somewhat herringbone quilt

by Dorie on May 6, 2014

somewhat herringbone quilt

At the end of this quilt, what I have to say is, Yes, that is the quilt I wanted to make! This quilt was gradual. I knew the feeling of the thing I wanted to get to, but I wasn’t sure at the beginning how I was going to get there. Wait, hold the phone – is that what improv is supposed to be? Mmm, I think so.

The very beginning of this quilt was a play with leftover whites. I thought I’d do a whole chevron quilt with all the different whites I had left from other projects. I was inspired by Natalie & co’s do good stitches quilt, and I used the this tutorial from six white horses as a jumping off point. It seemed like a good idea – I had different white and off-white quilting cottons, some white on white prints, some white linen – but it got boring quickly. I still think that would have been a good idea, but I would have needed more variety in the whites (and more patience).

Not really enjoying the white-on-white-on-white process, I decided to add some color. The mustard and aqua are pulled from the colors Meg picked for our first Kids Clothes Week web site season. I was deep into development and they were beautiful. And then gray, because I love gray.

I don’t know about you, but I have a hard time trying to make things look random. I over-think the randomness, and I didn’t want to do that in this project. So, my piecing process went like this: Cut up a bunch of strips of fabrics in varying widths and about the same length. Safety pin the strips in pairs. Put them all in a big sack. When ready to sew, pull a pair from the sack and sew it to the chevron row. I mostly stuck to this, but sometimes the next fabric was too wrong and I just couldn’t. My prerogative. (Points if you’re singing Bobby Brown now. More points if you have done a dance routine to this song.)

I finished assembling the quilt top at winter retreat with the Ann Arbor MQG, the perfect place to do such a thing. I was glad to be surrounded by quilters with good feedback! I knew I wanted the rows to have white space, but not too much white space, because the quilt is really about the texture of the herringbone. I messed around with the spacing and row order until I was happy with it.

And last, but in this case actually not least, the quilting. This might be the first time I was really excited about how the quilting was, for real, making the quilt even better. I quilted the quilt in zig-zag lines, loosely following the herringbone pattern. Like the strips, the space between quilting lines is varied.

Happy about it.

{ 13 comments… read them below or add one }

Nina May 6, 2014 at 9:37 am

Gah, stunning. And I like your process, and the fact that it turned out to be just what you’d hoped!

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Lorna May 6, 2014 at 10:45 am

LOVE IT! It is really hard to be intentionally random. I applaud your outcome (and the method).

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Sarah from mila+cuatro May 7, 2014 at 4:07 am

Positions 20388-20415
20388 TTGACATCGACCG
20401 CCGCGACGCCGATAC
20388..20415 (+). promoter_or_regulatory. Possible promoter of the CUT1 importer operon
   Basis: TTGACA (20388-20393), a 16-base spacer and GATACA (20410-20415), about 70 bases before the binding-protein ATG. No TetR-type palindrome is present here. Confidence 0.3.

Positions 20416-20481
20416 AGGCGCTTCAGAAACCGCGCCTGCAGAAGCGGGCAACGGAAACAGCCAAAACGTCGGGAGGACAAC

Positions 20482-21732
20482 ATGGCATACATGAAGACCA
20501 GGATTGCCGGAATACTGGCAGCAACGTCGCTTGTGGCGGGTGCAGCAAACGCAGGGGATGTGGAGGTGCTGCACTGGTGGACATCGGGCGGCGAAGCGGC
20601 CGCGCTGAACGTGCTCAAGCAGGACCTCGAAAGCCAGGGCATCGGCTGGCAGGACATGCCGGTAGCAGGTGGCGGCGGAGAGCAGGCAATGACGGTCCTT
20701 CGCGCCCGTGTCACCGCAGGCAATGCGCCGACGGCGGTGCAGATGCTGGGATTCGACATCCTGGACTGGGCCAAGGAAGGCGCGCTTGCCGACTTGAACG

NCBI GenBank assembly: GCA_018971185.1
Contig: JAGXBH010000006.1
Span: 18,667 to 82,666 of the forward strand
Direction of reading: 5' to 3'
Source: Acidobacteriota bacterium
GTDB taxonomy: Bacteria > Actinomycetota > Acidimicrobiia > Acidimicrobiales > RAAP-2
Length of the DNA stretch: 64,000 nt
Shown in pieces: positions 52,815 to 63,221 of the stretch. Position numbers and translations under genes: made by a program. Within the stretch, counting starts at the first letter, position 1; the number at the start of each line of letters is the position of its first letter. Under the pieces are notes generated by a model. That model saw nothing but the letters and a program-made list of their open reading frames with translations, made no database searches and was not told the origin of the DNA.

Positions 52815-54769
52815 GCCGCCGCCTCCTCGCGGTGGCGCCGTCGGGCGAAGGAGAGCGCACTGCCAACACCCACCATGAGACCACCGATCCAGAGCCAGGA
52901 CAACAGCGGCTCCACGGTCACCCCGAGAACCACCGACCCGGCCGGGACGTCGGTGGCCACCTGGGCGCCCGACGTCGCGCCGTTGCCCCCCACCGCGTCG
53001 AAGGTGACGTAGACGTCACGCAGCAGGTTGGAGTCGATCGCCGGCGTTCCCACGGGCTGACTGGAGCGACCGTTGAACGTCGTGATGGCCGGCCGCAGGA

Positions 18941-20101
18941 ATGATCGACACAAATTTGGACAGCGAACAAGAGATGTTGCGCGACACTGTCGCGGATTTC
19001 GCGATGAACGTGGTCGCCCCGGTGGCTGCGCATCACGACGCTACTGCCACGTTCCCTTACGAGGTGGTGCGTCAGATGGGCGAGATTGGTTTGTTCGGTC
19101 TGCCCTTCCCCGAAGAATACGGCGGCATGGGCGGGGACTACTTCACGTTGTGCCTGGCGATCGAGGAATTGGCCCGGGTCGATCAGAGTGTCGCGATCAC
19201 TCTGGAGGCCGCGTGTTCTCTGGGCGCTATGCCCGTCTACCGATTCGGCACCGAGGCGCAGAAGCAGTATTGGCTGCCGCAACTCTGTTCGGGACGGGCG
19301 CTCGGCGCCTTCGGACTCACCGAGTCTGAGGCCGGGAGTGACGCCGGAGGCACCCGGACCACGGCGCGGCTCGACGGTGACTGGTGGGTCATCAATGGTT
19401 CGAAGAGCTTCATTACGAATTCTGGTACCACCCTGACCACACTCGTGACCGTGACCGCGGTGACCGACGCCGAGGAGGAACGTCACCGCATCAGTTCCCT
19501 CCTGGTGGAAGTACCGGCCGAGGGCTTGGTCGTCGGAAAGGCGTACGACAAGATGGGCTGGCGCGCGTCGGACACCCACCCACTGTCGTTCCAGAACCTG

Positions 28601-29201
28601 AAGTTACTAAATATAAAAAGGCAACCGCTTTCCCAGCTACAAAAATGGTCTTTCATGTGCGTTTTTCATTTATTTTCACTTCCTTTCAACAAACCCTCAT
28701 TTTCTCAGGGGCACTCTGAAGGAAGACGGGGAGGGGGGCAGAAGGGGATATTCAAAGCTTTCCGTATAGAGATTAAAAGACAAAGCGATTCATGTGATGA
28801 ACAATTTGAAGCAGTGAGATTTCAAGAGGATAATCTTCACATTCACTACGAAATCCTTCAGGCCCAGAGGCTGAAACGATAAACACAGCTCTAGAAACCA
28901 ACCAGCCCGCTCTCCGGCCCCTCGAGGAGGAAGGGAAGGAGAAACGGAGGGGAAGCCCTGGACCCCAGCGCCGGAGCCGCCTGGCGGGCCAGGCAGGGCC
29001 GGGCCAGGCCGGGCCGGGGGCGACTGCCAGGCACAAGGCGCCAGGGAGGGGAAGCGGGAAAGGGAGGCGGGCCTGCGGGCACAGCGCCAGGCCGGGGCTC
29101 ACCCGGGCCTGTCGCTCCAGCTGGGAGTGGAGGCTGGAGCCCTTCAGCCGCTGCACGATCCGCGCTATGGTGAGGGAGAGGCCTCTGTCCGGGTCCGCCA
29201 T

I think it looks fantastic. I almost got up and danced.

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erin May 7, 2014 at 7:19 am

dorie, i love it! and your description of your process is fantastic.

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meg May 7, 2014 at 3:33 pm

I don’t need permission, make my own decisions, it’s my per..rog..i..tive! I will forever think of this as the Bobby Brown quilt now. And I still love it.

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CitricSugar May 7, 2014 at 8:46 pm

Oh, gosh, that’s pretty, Dorie! I’m a big fan of improv and working without a set plan. Your soft colours and use of the low-impact whites… wow!

PS. I’m giving a presentation on Monday on modern quilting for one of the local guilds. May I use a photo of this quilt? I would of course cite your blog and identify you as the artist.

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Sarah May 10, 2014 at 7:03 am

Stunning! Just, wow. Gorgeous.

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Deborah May 12, 2014 at 11:23 am

I love this!! I am intrigued by the idea of a white-on-white quilt, but I agree with you: I think I’d need to inject some color to make the whites more enjoyable. The quilting lines on this really emphasize the variation in the chevron sizes–looks super!

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Natalie May 19, 2014 at 10:24 pm

I love your quilt. I don’t do well with radome either.

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ann May 24, 2014 at 5:22 pm

I just love this! Love the use of negative space. It’s going straight into my inspiration file!

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Amanda June 6, 2014 at 8:32 am

GORGEOUS!!

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Corinne Berinstein November 29, 2014 at 12:13 pm

Beautiful. Love your work.

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Carol Stearns November 30, 2014 at 7:39 am

I love this. I can see grabbing all those little strips I have in a bin next to my cutting table and sewing them together. Usually, this bin is for scraps too small to use but hey, this design is perfect for those. But then again, I’ve got sew many other fabrics to choose from. Thanks.

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